A simpler way to perform C–H methylation

Magic shows fascinate us because they defy our expectations in exciting ways. Of course, no supernatural powers are really involved; a skilled magician can use the standard tools of their trade to produce astonishing outcomes.

Medicinal chemists have an impressive trick of their own. In drug molecules, replacing a hydrogen atom with a methyl group often results in higher potency, reduced toxicity and increased stability – an effect so dramatic that it is termed the magic methyl effect. But it is only recently that researchers have started to master the art of this transformation.

Over the years, chemists have strived to make methylation reactions simpler and robust, but direct C(sp3)–H methylation methods remained somewhat underdeveloped. A big step forward came last year, when Christina White’s group at the university of Illinois Urbana–Champaign, US, disclosed a two-step protocol that oxidises amines to their corresponding iminium ions, followed by nucleophilic methylation with AlMe3.1 While the scope of the reaction seems appealing, it must be performed at temperatures as low as –78ºC to prevent its pyrophoric reagents from spontaneously igniting. Higher-temperature alternatives needed to be developed.

Peroxides such as tert-butyl hydroperoxide or di-tert-butyl peroxide are a great source of methyl radicals. Under thermal conditions, these peroxides form radicals as the O–O bond cleaves homolytically (so each fragment receives one electron from the broken bond). The alkoxy radicals that form usually undergo another homolytic cleavage, this time of the C–C bond adjacent to the alkoxy group. This rapid β-scission generates a methyl radical. Now, Shannon Stahl’s group from the University of Wisconsin-Madison, US, in collaboration with Shane Krska at Merck & Co, has exploited this process to develop a straightforward peroxide-based approach for methylating medicinally relevant building blocks under mild conditions.2

Three distinct mechanistic processes take place in the reaction. Firstly, an iridium photosensitiser transfers energy from light to a tertiary alkyl peroxide, causing homolytic cleavage (figure 1). Using light rather than heat in this step slows down β-scission. This means that some of the alkoxy radicals from the peroxide can remove a hydrogen atom from a C−H bond in the substrate, which generates an alkyl radical and tertiary alcohol. This process is known as hydrogen atom transfer (HAT).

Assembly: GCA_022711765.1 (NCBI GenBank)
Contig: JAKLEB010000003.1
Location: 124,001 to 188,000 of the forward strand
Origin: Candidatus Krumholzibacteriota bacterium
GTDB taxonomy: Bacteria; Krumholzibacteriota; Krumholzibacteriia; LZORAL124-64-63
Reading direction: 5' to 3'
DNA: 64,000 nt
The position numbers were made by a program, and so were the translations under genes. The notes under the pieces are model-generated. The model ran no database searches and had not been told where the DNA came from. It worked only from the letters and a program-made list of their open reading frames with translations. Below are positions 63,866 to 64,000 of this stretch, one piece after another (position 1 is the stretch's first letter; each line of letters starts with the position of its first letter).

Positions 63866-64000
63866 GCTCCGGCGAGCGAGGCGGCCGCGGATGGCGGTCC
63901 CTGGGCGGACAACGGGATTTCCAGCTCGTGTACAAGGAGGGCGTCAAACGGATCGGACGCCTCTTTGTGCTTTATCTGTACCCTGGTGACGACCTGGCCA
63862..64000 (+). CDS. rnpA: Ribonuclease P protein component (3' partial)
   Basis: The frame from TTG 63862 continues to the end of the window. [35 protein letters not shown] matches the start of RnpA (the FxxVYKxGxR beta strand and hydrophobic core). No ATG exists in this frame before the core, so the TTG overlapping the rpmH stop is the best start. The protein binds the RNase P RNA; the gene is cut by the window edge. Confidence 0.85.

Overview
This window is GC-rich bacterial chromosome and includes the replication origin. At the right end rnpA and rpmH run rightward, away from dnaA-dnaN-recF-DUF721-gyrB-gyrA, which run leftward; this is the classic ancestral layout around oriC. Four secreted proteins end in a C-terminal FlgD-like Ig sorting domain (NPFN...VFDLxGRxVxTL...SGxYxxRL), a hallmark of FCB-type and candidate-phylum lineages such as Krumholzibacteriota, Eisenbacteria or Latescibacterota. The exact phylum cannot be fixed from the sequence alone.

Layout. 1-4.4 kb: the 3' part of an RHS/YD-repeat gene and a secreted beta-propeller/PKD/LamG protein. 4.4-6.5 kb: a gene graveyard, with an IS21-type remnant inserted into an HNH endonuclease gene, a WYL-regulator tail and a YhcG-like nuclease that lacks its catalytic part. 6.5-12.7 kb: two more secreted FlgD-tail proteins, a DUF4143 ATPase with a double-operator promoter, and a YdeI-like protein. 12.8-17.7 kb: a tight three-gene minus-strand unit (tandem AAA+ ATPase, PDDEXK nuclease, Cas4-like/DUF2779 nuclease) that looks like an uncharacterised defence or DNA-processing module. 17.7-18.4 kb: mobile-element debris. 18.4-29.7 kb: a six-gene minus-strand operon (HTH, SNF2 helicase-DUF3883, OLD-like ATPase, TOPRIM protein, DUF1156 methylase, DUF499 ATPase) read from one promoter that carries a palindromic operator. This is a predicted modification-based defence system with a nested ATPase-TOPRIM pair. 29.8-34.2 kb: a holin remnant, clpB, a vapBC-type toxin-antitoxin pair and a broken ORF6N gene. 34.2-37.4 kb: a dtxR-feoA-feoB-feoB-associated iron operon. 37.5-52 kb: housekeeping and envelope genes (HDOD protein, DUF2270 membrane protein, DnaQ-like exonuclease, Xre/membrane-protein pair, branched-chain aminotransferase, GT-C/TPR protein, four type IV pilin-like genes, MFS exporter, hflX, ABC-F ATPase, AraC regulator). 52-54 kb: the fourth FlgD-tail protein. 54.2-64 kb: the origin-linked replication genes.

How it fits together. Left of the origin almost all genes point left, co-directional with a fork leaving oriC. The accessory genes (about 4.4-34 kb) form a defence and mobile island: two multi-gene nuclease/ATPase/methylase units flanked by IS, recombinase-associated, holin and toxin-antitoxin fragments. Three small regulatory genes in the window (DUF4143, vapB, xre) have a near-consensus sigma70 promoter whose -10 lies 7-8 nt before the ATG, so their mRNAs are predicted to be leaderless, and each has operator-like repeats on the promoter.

An image showing a reaction scheme

Figure 1. Triplet sensitised peroxide homolysis forms alkoxy radicals

The remaining alkoxy radicals undergo β-scission and form methyl radicals and a ketone byproduct (figure 2). Balancing the HAT and β-scission processes allows the alkyl and methyl radicals to combine in the presence of a transition metal catalyst to give the methylated products. In the absence of such a catalyst, this coupling is difficult as the radicals are very short-lived. A nickel catalyst promotes the formation of relatively long-lived intermediate organometallic species and therefore assists with selective C–C bond formation.

An image showing a reaction scheme

Figure 2. Varying the rates of β-scission and the HAT process controls methyl radical production 

Reaction parameters such as temperature, concentration, solvent and even different peroxides vary the relative rates of HAT and methyl radical formation. Based on this, the reaction conditions could be tailored to different substrates depending on how efficient the HAT process is. For example, substrates that exhibit slower HAT benefit from a reaction condition where the rate of β-scission is also slow.

The final optimised reaction conditions enabled Stahl and co-workers to methylate C–H bonds that are adjacent to a nitrogen atom or a phenyl ring. The group illustrates the high relevance of this method to medicinal chemistry by selectively methylating several drug candidates such as nabumetone, bezafibrate and agomelatine. In substrates that feature both of these types of C–H bond, the amine-adjacent site is preferred. However, protonating the amines switched selectivity to the benzylic sites. Applying this strategy to complex molecules like safinamide, trimethobenzamide, cinacalcet and homo-phenylalanine selectively methylated the benzylic C–H bond in the presence of other oxidatively sensitive C–H bonds.

Considering the high demand for efficient, selective and mild methylation protocols, this direct C–H methylation strategy stands out as a significant development. By being easier and more convenient to perform than previous methods, it might be just the trick chemists need to harness the power of the magic methyl effect. But it’s not really magic – it’s just radical chemistry.